Will eating insects save our Earth?

For the past three years a team from Copenhagen-based Nordic Food Lab made up of chefs and researchers Josh Evans, Ben Reade and Roberto Flore have been travelling the world to learn what some of the two billion people who already eat insects have to say. Nordic Food Lab is a self-governing non-profit institution, stated jointly by René Redzepi, head chef of noma and gastronomic entrepreneur Claus Meyer.

In "Bugs", film director Andreas Johnsen follows them as they forage, farm, cook and taste insects with communities in Europe, Australia, Mexico, Kenya, Japan and beyond. During their journey they encounter everything from revered termite queens and desert-delicacy honey ants to venomous giant hornets and long-horned grasshoppers trapped using powerful floodlights, that sometimes cause their catchers temporary blindness.

Insects as food is a hot topic. Particularly over the last few years, since the UN recommended edible insects as a resource to combat world hunger, they have been heralded for their taste by cooks and gastronomes, for their low ecological impact by environmentalists, and for their nutritional content by public health scientists. It would seem that insects are the new superfood that will fix all our problems of global food security.

Are insects a mirror that reflects our broken food systems, or the silver bullet that will fix them? If industrially produced insects become the norm, will they be as delicious and as beneficial as the ones in diverse, resilient ecosystems and cuisines around the world? And who will actually benefit as insects are scaled up?

The film is full of animal cruelty. The first insect-critical film.

Message: Problem is not the production, but the distribution, market and power structures, if the same paradigm is applied as hitherto. In addition, as far as health is concerned, we already have an over-consumption of animal protein.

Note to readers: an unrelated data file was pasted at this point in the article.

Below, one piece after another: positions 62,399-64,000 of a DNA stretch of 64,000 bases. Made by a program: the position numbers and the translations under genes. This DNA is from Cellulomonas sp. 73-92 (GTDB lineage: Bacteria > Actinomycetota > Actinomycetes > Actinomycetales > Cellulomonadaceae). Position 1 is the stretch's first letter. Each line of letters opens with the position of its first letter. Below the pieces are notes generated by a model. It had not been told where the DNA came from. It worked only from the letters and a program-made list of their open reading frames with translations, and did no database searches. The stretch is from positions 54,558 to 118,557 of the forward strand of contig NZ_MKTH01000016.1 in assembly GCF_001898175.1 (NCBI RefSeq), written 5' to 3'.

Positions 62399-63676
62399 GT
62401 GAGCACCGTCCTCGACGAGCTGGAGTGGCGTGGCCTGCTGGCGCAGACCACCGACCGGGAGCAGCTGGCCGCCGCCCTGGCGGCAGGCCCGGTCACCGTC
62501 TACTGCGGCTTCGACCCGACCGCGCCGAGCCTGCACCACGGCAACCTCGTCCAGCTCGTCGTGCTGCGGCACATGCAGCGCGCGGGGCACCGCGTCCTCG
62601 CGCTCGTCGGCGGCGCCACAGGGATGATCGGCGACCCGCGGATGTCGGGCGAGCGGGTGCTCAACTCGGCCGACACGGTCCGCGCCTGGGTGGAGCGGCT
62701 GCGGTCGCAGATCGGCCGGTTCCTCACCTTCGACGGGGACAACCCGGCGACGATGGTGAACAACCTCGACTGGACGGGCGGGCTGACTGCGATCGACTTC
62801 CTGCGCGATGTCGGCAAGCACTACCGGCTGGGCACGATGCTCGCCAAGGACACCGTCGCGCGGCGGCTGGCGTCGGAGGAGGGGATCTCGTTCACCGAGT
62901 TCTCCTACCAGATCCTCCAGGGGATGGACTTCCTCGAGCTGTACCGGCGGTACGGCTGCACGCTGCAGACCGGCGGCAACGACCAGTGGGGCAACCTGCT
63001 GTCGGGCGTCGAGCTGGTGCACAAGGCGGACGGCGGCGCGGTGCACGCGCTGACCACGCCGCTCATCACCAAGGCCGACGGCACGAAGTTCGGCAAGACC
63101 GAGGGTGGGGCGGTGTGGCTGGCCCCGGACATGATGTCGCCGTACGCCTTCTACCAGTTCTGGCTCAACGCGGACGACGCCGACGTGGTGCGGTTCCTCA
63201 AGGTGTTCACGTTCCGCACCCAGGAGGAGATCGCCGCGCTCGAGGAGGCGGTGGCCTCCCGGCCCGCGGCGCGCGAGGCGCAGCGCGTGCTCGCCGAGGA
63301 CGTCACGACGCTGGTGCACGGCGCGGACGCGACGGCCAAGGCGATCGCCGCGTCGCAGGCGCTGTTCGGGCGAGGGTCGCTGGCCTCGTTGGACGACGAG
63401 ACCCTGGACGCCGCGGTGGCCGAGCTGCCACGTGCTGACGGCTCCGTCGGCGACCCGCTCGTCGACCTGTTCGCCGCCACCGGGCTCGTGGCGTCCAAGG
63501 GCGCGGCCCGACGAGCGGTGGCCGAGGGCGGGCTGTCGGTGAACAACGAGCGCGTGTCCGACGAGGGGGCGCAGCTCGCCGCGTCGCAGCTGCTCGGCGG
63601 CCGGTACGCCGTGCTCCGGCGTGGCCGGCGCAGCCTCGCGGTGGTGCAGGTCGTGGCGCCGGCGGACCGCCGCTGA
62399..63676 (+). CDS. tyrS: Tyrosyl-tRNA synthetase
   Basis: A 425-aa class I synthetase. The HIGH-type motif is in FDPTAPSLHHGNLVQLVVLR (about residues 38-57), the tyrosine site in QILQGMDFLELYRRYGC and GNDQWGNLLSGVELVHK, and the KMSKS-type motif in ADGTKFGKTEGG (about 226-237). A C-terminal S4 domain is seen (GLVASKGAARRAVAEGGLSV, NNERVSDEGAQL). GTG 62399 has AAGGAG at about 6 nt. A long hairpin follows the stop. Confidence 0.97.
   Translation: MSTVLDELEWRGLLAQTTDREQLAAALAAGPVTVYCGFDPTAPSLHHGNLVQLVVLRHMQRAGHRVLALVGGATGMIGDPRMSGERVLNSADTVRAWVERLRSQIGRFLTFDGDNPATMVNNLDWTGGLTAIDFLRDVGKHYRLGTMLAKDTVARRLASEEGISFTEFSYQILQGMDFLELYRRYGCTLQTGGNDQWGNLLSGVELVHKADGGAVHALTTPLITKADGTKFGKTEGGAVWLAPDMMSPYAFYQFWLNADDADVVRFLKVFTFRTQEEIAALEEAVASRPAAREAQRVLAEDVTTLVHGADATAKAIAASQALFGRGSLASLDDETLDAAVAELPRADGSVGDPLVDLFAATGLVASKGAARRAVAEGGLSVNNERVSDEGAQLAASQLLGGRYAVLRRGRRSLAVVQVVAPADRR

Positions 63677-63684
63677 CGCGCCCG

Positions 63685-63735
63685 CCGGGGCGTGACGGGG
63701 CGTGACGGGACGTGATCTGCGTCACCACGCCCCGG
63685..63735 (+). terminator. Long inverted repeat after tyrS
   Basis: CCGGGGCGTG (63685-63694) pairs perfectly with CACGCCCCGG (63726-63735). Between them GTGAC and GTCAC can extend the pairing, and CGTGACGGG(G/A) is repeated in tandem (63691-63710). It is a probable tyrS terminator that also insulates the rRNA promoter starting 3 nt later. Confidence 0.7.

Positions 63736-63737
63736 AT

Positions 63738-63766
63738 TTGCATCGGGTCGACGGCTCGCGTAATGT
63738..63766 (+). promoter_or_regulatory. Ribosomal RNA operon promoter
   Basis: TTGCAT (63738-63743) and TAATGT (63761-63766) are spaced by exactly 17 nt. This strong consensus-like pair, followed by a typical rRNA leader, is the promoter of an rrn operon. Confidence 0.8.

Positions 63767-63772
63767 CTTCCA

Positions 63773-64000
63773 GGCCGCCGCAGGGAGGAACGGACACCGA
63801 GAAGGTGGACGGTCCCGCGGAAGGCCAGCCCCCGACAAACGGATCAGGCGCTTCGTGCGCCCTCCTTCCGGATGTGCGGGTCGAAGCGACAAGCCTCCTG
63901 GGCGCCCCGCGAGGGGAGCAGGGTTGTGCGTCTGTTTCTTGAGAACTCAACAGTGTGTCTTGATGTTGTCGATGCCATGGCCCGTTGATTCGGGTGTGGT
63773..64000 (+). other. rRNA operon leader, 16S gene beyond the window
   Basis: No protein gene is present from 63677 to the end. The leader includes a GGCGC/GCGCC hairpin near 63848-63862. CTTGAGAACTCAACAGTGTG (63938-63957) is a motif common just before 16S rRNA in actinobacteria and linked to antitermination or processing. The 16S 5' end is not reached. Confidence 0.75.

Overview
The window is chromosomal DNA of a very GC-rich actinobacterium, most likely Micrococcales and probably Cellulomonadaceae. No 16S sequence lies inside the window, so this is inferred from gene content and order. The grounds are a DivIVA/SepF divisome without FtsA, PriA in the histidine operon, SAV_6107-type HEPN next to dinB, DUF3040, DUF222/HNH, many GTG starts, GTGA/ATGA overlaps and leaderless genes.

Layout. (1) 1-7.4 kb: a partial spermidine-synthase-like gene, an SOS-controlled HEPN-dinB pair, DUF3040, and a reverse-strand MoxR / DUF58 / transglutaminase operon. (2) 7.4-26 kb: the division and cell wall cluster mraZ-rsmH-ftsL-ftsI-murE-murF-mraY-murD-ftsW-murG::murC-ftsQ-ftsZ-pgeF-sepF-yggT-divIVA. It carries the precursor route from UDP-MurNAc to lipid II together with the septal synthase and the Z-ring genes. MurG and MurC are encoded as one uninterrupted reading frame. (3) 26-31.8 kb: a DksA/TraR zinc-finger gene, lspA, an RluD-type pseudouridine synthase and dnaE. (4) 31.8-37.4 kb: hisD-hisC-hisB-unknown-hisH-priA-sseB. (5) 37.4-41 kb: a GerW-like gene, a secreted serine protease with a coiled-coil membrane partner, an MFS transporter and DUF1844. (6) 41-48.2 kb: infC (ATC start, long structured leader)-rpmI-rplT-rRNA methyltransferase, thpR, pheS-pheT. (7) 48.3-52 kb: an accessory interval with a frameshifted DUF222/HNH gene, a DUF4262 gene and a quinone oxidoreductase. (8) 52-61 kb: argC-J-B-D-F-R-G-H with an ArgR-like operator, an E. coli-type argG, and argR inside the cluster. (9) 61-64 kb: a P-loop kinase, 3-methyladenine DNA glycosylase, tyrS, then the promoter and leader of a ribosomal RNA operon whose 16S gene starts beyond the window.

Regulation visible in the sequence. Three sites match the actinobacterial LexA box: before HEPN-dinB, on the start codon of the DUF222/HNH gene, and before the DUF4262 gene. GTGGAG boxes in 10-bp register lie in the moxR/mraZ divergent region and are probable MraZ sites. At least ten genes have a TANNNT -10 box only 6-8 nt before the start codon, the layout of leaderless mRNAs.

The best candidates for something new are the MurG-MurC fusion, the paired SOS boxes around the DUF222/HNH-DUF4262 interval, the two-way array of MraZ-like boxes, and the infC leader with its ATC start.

This film is well researched, intelligent and is average in terms of documentary quality. The relaying of facts and data is adequate and the film uses empirical examples to support the narrative. The film is follows a logical unfolding at a steady pace.

This film presents insects as an alternative source of protein (to reduce the amount of 'traditional' protein being consumed). However, this film fails to dive into the ethics of an insect-protein diet and does not clearly explain how it would be sustainable, thus scoring quite low on neutrality and depth.

Most of the scenes will be something previously unwitnessed for the viewer but nonetheless this film can resonate with all audiences because it is entertaining and emotionally refreshing. The footage is innovative and related well to the substance of the documentary.

Director(s): Andreas Johnsen
Production: Sigrid Dyekjær, Danish Documentary, Rosforth Films
Actors: Ben Reade, Josh Evans
Year: 2016
Duration: 73 min
Our age recommendation: 16
Language (audio): English
Country of origin: Denmark
Shooting Locations: Denmark, Kenya, Japan, Netherlands, Mexico, Italy, Australia, Norway, Peru, Uganda
Screening rights: Autlook Film Sales ()
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Further reviews


Main topic(s): Global Food
Secondary topics: africa food security meat industrial agriculture
Mentions: Nordic Lab Foods insects delicacies larvae Kenya animal cruelty Denmark protein taste grasshopper distribution meat consumption
Topic Page(s): Global Food


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